Sunday, July 27, 2014

Living with Lyme

My friend NeeCee shared this article with me today:

Those are just two examples of people who have been dealing with lyme disease. I've been somewhat vague on how it's affecting me because, for the most part, everybody's story is different and I don't feel like my story is any more special than anyone else's. I also don't want pity. Well-wishes are one thing, but I have no desire to live my life with messages of "Oh, I'm so sorry about (*whispers*) your disease." I've never wanted attention for being sick.

My family is no stranger to chronic illness or terminal disease. My sister has heart issues and type II diabetes. My mother had colon cancer and it took her life. My aunt fought and beat breast cancer. My brother has severe asthma and allergies that dictate his days. My dad had a total of six heart attacks before cancer finally took him at the age of 65. We aren't unfamiliar with sickness. But somehow, this disease caught me off guard. 

With our family history, I suspected at some point I'd get cancer. Or that I'd have to deal with insulin doses. I'd mentally prepared myself for those possibilities/probabilities. But nobody prepared me for Lyme disease. Hell, I didn't even know what the signs were until others pointed it out to me and suggested I get tested. It was the furthest thing from my mind when I started developing symptoms. But there it was on paper: Lyme disease; not acute.

It took me by surprise, but at the same time, with all the research I'd done while waiting for my test results, I think I would've been more surprised if it hadn't come back positive. I had almost every sign. The only one I didn't remember having was that bulls-eye rash. Everything else was there, and while it may sound odd, I was hoping it would come back positive. Not because I wanted to have it, of course - who the hell would want to be this sick? - but because it would finally give a name to all the shit I'd been dealing with the last several years.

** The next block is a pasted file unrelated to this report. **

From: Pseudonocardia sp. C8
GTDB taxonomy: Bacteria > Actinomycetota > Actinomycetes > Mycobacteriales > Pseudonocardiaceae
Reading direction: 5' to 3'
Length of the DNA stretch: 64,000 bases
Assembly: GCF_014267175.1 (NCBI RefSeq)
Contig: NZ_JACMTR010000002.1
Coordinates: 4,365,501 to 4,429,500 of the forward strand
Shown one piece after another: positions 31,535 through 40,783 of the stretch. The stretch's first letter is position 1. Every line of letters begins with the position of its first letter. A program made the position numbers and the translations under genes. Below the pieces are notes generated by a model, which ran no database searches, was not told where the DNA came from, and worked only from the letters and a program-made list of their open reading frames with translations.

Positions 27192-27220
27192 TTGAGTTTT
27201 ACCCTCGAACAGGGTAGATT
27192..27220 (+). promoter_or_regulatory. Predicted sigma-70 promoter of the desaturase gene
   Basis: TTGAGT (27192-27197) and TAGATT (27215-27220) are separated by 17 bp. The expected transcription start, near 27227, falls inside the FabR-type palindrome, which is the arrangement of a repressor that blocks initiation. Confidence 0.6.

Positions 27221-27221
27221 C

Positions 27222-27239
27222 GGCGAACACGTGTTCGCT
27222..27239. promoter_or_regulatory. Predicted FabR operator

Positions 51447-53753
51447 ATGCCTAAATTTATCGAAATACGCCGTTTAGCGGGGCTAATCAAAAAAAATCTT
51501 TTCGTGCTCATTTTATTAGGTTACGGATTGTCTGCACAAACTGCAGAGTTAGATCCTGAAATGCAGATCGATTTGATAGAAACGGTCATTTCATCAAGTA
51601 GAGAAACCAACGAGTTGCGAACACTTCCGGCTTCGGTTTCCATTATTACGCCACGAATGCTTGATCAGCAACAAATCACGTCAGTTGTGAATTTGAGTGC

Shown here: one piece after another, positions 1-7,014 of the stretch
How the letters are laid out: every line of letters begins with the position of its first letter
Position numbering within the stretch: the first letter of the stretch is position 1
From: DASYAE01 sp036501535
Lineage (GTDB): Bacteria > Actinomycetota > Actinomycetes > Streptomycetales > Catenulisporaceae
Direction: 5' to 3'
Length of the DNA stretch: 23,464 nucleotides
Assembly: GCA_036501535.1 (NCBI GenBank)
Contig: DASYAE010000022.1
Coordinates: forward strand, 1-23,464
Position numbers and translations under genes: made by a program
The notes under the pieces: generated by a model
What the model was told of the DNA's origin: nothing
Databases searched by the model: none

Like most people with multiple nondescript symptoms, I just wanted an explanation. I was so sick of giving excuses that seemed like bullshit even to myself and I was the one who knew what I was going through. I blamed my brain fog on the anesthesia from my hysterectomy in 2012. My pain was, of course, from sleeping wrong and not seeing my chiropractor as often as he'd suggested. The Bells' Palsy and skin rashes were an allergic reaction to something, I'd said. My deepening depression, growing anxiety and increasingly common mood swings had to be because of stress. Sleeplessness, exhaustion and weird sleep patterns could be blamed on my anxiety and depression. I mean, literally everything could be explained away by something else. But there was only one single thing that would encompass them all and it would finally have a name.

Until my diagnosis, I sucked it up and dealt with life as it came at me. After all, if it didn't have a name, how could I not just deal with shit? I had no excuse, no reason, no explanation. Hell, if I'd known I had Lyme disease two years ago, I could've saved myself thousands of dollars in therapy where I tried to figure out why I felt so fucked up all the time. I still tend to think I'm stronger than I am, more motivated than I feel, more capable than not, and as a result, I get pissed at myself because I end up overdoing things.

Anger is a very real part of this whole thing. I don't, however, know if it's a symptom of the disease or a side effect of the diagnosis. I spent a month on oral antibiotics which made me extremely physically sick a few times. Then I spent a month on IV medication through a PICC line that totally hosed my birthday month all to hell. Anger at my circumstances was a natural reaction to what I was going through, I'm told, but I still feel guilty about it. I've never been real tolerant of bullshit, but since being diagnosed, I've noticed it has only gotten worse. I hope now that I'm done with medication and I'm on the way through my post-treatment phase that it will lessen. I try to take each day as it comes, but I notice that I have to force myself to have good days sometimes. It doesn't come as easily as it once did. That pisses me off, too. Sometimes it feels like a never-ending cycle in that respect. 

Mostly, I just miss who I used to be. I was fun-loving, carefree, spontaneous and happy. Now, I have to remind myself to be some of those things, and I am slowly coming to terms with the fact that I will probably never be some of them, too. Spontaneity is rarer for me because I have to stock-pile my energy. Happy is a choice, I'm learning, but I do try to find happy in every day - whether it be something grand or something minute. I still love having fun, but carefree is something I'll never be again.

That part sucks.